A leading accountant who served as treasurer of Save the Children for 11 years has been honoured by the Queen with a CBE for voluntary services to international development.
Richard Winter, 53, of Northiam, received the award in the New Year Honours in recognition of his work for Save the Children from 2004 to 2015 and as chair of the medical charity, Merlin, from 2013 until this year, where he oversaw the merger of the two organisations.
Save the Children almost trebled its income to nearly £400m a year during his time as treasurer, when its achievements culminated in setting up a treatment centre for ebola patients in Sierra Leone and providing an education for thousands of Syrian refugees in Jordan.
“I’m humbled and greatly honoured even to have been considered for any award,” said Mr Winter, a partner at the professional services network PwC.
“It has been the most enormous privilege to have had the opportunity to work at the extraordinary organisation that is Save the Children.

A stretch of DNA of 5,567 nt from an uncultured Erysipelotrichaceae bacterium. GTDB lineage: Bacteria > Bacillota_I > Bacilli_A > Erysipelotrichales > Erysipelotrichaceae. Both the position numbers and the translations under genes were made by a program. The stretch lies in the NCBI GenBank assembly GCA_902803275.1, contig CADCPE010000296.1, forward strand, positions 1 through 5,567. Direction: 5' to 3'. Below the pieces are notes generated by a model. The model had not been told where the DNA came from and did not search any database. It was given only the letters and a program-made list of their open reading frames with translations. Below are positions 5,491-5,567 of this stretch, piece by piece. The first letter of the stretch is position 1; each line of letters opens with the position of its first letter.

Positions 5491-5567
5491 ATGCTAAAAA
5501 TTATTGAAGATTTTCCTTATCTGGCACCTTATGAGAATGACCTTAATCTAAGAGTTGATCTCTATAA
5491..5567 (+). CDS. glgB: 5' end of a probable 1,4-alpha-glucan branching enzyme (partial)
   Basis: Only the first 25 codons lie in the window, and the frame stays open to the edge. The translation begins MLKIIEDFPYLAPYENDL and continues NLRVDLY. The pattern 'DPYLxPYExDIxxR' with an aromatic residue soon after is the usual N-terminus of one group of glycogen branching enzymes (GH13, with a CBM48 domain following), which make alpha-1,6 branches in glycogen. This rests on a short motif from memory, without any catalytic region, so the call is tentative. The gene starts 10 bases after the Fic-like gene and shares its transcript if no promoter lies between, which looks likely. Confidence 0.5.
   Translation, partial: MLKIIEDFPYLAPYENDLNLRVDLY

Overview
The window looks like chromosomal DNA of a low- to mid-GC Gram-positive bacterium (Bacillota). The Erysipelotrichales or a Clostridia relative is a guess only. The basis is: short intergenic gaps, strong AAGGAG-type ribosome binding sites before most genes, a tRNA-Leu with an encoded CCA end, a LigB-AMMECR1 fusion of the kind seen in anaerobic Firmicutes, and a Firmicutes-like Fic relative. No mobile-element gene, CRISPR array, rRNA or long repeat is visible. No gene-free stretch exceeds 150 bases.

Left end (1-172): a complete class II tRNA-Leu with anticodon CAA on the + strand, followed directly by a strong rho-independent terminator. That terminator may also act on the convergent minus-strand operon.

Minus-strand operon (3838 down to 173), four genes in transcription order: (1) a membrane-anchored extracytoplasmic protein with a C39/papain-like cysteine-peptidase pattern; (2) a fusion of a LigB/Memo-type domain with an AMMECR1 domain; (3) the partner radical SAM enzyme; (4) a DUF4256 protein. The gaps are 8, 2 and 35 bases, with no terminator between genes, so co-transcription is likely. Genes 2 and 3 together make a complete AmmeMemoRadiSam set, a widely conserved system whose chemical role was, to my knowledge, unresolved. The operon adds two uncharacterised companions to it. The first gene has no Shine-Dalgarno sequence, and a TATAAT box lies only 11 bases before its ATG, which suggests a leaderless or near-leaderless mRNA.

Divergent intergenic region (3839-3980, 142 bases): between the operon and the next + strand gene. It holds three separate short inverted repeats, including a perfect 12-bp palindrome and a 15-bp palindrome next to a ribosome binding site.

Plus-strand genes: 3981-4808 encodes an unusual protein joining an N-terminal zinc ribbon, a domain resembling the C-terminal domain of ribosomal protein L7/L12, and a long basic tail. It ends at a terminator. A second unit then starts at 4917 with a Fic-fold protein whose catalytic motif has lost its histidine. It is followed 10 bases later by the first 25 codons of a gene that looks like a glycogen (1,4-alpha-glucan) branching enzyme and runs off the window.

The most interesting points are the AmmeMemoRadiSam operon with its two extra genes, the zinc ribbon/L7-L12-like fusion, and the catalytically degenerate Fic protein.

“As treasurer, it was fantastic to work alongside the senior team to help put the charity in a position to fulfil its ambitions.”
Mr Winter, who has four children of his own with his Spanish wife Esther, added: “Save the Children does whatever it takes for children – every day and in times of crisis – transforming their lives and the future we share.
“I have been inspired by the motivation, dedication and talent of the people at Save the Children, who are the real heroes of the organisation.”
He has seen its work for children first-hand in Sri Lanka and Zambia, and ranks its response to the 2014 ebola outbreak in West Africa among its most courageous programmes.
Save the Children set up a centre to diagnose and treat up to 100 sufferers at a time outside Freetown, Sierra Leone.
Mr Winter was joined on the honours list by East Sussex County Council John Barnes, who was awarded an MBE for voluntary services to the community in Etchingham.